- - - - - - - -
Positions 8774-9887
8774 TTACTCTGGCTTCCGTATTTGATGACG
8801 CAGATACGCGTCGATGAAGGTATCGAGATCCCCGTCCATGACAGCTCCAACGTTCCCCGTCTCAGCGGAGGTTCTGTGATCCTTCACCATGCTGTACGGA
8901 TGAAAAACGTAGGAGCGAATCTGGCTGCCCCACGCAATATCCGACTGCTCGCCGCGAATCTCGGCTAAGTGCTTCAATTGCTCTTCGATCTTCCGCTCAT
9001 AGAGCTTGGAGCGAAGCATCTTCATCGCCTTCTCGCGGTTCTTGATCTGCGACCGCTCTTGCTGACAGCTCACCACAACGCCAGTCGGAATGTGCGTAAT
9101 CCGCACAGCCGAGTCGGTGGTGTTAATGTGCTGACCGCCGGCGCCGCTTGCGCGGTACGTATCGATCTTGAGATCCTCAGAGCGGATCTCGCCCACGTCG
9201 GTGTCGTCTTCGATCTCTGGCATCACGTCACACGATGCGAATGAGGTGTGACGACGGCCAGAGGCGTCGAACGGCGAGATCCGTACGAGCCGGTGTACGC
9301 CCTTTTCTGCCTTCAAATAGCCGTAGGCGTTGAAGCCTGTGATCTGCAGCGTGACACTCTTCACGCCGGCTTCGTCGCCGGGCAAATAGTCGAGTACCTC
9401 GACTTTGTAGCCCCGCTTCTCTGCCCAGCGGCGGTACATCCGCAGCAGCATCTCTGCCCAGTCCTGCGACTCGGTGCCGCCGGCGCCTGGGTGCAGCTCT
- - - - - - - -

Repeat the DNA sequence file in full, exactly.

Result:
Positions 8774-9887
8774 TTACTCTGGCTTCCGTATTTGATGACG
8801 CAGATACGCGTCGATGAAGGTATCGAGATCCCCGTCCATGACAGCTCCAACGTTCCCCGTCTCAGCGGAGGTTCTGTGATCCTTCACCATGCTGTACGGA
8901 TGAAAAACGTAGGAGCGAATCTGGCTGCCCCACGCAATATCCGACTGCTCGCCGCGAATCTCGGCTAAGTGCTTCAATTGCTCTTCGATCTTCCGCTCAT
9001 AGAGCTTGGAGCGAAGCATCTTCATCGCCTTCTCGCGGTTCTTGATCTGCGACCGCTCTTGCTGACAGCTCACCACAACGCCAGTCGGAATGTGCGTAAT
9101 CCGCACAGCCGAGTCGGTGGTGTTAATGTGCTGACCGCCGGCGCCGCTTGCGCGGTACGTATCGATCTTGAGATCCTCAGAGCGGATCTCGCCCACGTCG
9201 GTGTCGTCTTCGATCTCTGGCATCACGTCACACGATGCGAATGAGGTGTGACGACGGCCAGAGGCGTCGAACGGCGAGATCCGTACGAGCCGGTGTACGC
9301 CCTTTTCTGCCTTCAAATAGCCGTAGGCGTTGAAGCCTGTGATCTGCAGCGTGACACTCTTCACGCCGGCTTCGTCGCCGGGCAAATAGTCGAGTACCTC
9401 GACTTTGTAGCCCCGCTTCTCTGCCCAGCGGCGGTACATCCGCAGCAGCATCTCTGCCCAGTCCTGCGACTCGGTGCCGCCGGCGCCTGGGTGCAGCTCT